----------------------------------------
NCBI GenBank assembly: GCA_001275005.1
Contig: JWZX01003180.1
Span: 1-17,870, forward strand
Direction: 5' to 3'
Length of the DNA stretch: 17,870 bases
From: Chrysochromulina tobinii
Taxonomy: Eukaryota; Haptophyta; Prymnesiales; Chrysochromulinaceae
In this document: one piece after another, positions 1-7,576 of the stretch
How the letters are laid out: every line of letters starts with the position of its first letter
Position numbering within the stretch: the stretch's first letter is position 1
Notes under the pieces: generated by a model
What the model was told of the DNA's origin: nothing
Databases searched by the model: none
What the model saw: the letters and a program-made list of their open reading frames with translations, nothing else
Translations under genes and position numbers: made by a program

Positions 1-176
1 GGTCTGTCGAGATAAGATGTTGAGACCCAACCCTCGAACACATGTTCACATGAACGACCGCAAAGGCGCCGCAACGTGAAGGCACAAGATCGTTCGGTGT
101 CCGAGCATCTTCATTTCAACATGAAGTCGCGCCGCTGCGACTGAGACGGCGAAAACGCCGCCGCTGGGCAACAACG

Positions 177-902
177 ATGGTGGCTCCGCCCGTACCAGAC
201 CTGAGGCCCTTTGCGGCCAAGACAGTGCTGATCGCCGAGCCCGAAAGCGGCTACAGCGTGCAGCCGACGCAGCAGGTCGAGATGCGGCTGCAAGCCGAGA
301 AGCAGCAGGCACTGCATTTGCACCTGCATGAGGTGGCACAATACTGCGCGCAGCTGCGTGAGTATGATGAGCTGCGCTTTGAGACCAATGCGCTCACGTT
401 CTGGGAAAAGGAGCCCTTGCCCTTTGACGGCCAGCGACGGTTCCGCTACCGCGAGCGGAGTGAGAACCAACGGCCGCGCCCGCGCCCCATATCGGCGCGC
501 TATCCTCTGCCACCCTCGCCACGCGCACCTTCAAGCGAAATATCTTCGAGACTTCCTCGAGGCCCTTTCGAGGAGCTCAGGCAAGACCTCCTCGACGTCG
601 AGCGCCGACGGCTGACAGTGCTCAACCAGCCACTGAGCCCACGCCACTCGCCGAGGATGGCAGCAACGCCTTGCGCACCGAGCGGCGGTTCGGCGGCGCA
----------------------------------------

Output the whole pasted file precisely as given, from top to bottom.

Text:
NCBI GenBank assembly: GCA_001275005.1
Contig: JWZX01003180.1
Span: 1-17,870, forward strand
Direction: 5' to 3'
Length of the DNA stretch: 17,870 bases
From: Chrysochromulina tobinii
Taxonomy: Eukaryota; Haptophyta; Prymnesiales; Chrysochromulinaceae
In this document: one piece after another, positions 1-7,576 of the stretch
How the letters are laid out: every line of letters starts with the position of its first letter
Position numbering within the stretch: the stretch's first letter is position 1
Notes under the pieces: generated by a model
What the model was told of the DNA's origin: nothing
Databases searched by the model: none
What the model saw: the letters and a program-made list of their open reading frames with translations, nothing else
Translations under genes and position numbers: made by a program

Positions 1-176
1 GGTCTGTCGAGATAAGATGTTGAGACCCAACCCTCGAACACATGTTCACATGAACGACCGCAAAGGCGCCGCAACGTGAAGGCACAAGATCGTTCGGTGT
101 CCGAGCATCTTCATTTCAACATGAAGTCGCGCCGCTGCGACTGAGACGGCGAAAACGCCGCCGCTGGGCAACAACG

Positions 177-902
177 ATGGTGGCTCCGCCCGTACCAGAC
201 CTGAGGCCCTTTGCGGCCAAGACAGTGCTGATCGCCGAGCCCGAAAGCGGCTACAGCGTGCAGCCGACGCAGCAGGTCGAGATGCGGCTGCAAGCCGAGA
301 AGCAGCAGGCACTGCATTTGCACCTGCATGAGGTGGCACAATACTGCGCGCAGCTGCGTGAGTATGATGAGCTGCGCTTTGAGACCAATGCGCTCACGTT
401 CTGGGAAAAGGAGCCCTTGCCCTTTGACGGCCAGCGACGGTTCCGCTACCGCGAGCGGAGTGAGAACCAACGGCCGCGCCCGCGCCCCATATCGGCGCGC
501 TATCCTCTGCCACCCTCGCCACGCGCACCTTCAAGCGAAATATCTTCGAGACTTCCTCGAGGCCCTTTCGAGGAGCTCAGGCAAGACCTCCTCGACGTCG
601 AGCGCCGACGGCTGACAGTGCTCAACCAGCCACTGAGCCCACGCCACTCGCCGAGGATGGCAGCAACGCCTTGCGCACCGAGCGGCGGTTCGGCGGCGCA